Unlike others who are invited, Lakeside English Teacher and Debate Coach Charles Heywood has to earn his way to the Harlem Woman's Club's Student Teacher Achievement Recognition (STAR) program.
But he has become a regular fixture, as expected as the cheese straws they serve.
Heywood, 60, has been Evans and Lakeside High School STAR Teacher 11 times; Columbia County STAR Teacher seven times; District STAR Teacher five times and State Star Teacher runner-up in 1994.
"I go to the banquet every year and I noticed this year when I pulled up that I was beginning to see some common faces," said School Superintendent Tommy Price. "We know we are there to recognize students who have outstanding success on their SAT, and there are a number of Harlem Woman's Club members I see regularly. But there's one individual who's always there - Charles Heywood. I began to think there is something outstanding here that should be recognized."
At the Board of Education meeting March 12, the board honored Heywood with a resolution recognizing his 21 years as a teacher in the Columbia County School system and his dedication to the job.
"Mr. Heywood is a scholar," said Joe Impink, associate principal for curriculum at Lakeside. "He really turns the kids on to language and literature. It's something he loves and he is able to impart that to students. He is really unique."
His ability to connect with his students won him the title of Lakeside High School's Most Popular Teacher in an Augusta Chronicle poll in December, 2001.
This year Kenneth Kay will compete for the title of STAR Student and Heywood as his STAR Teacher at the state competition April 29 at the Sheraton Buckhead Hotel in Atlanta. Kenneth's sister Kendra also picked Heywood to be her STAR teacher in 1992.
"I think what makes him so endearing is his enthusiasm of the subject which I think comes from his desire to know," said Kenneth. "He is still reading literature, still analyzing poetry. That's what makes it so exciting."
The Student Teacher Achievement Recognition (STAR) Program recognizes Georgia's outstanding students and the teachers who have been most instrumental in their academic development. STAR Students are chosen based on their SAT score and class standing. Each STAR Student is then asked to name his STAR Teacher.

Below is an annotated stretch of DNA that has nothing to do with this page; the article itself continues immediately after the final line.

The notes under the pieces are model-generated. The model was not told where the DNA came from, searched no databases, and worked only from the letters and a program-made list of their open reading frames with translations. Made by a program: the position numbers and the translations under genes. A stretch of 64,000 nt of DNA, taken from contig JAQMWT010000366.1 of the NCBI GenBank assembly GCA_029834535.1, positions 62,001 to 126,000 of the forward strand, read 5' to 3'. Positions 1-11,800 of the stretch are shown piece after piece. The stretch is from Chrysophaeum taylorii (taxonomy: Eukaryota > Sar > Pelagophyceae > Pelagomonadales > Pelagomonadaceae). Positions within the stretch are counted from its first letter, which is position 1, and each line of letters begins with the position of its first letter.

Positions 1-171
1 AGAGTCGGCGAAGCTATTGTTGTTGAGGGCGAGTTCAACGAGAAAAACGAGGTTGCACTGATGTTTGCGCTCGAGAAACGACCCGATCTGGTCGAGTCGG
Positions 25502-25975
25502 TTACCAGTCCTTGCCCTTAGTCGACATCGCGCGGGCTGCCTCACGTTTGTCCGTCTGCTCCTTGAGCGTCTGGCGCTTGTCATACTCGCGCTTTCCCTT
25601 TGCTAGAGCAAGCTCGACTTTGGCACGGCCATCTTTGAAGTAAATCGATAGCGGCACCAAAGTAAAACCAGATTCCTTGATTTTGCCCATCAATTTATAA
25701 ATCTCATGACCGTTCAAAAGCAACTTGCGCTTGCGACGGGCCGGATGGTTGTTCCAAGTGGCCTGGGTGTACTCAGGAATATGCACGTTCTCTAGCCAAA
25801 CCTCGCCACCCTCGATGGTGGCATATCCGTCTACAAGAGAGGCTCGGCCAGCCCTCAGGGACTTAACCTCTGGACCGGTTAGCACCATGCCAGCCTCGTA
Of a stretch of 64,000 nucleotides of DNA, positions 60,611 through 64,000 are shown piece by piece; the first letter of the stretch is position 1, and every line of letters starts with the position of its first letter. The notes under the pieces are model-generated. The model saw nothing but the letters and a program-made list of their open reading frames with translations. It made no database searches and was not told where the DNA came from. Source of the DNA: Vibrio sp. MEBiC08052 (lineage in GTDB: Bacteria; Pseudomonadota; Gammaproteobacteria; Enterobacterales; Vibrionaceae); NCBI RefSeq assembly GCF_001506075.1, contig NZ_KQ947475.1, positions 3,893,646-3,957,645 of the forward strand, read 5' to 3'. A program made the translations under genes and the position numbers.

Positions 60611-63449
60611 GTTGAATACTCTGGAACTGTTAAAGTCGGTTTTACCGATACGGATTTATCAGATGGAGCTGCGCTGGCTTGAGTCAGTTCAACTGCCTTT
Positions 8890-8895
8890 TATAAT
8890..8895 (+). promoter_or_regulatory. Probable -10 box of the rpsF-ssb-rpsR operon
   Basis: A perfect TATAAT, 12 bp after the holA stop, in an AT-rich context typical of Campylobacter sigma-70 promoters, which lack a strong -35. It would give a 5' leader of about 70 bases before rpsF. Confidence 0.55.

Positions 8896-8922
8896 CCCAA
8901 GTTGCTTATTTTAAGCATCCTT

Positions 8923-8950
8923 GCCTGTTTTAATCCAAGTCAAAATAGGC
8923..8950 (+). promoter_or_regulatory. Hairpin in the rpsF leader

Being selected as a STAR Teacher is an honor, Heywood said.
"It's the reason I came into teaching, to influence the lives of young people," he said. "That is the ultimate acknowledgement that I've had success doing that. When I look back on my high school and college experiences, I can say there are teachers who charted the course for my life and I look back on them with fondness. They set a model for me on what it means to value the life of the mind. It's out of that commitment, that any success that I have had has come."
Heywood has also achieved renown as a debate coach. Last year his debate team qualified for the National Tournament of Champions held annually in May at the University of Kentucky. Teams qualify by reaching a certain level in other national debate tournaments. Only about 40 teams a year qualify. That was the third team in his coaching career that qualified for the Tournament of Champions.
Surprisingly, teaching wasn't Heywood's first career pick. He's sold real estate, been assistant national merchandise manager in the boys wear division of Levi Straus and Co., owned a distributorship for a cosmetic device and twice managed a bookstore. He began his teaching career in 1981 at age 38 when he was hired at Evans High School.
The first year, he taught biology and science, but by his second year he was on track teaching English. He moved to Lakeside High when it opened in 1988, and is now one of 19 original teachers left at the school. He has been a debate coach since 1982.
Heywood's mother was a public school teacher and his father was a physician. Both of them were fervent readers and always encouraged him to read, he said. After going to work with his father and watching a surgery, he decided that he liked book better.
"The lights, the heat, the ether and the blood ended my medical career immediately. I decided reading wasn't so bad after all. I went home and I've been reading ever since," Heywood said.
Heywood said he hasn't watched a network television show in 25 years, instead preferring to read in his spare time. And what he reads sometimes ends up being taught in his classroom.
"Every teacher is herself or himself a very good learner," Heywood said.
Chuck Heywood Age: 60
Family: Married to Mary, and they have two children, Jessica, 29, and Sam, 26. Both are attorneys.
Education: 1964 graduate of Williams College, Williamstown, Mass.
Teaching Experience: Started teaching at Evans High in 1981, moved to Lakeside when it opened in 1988.
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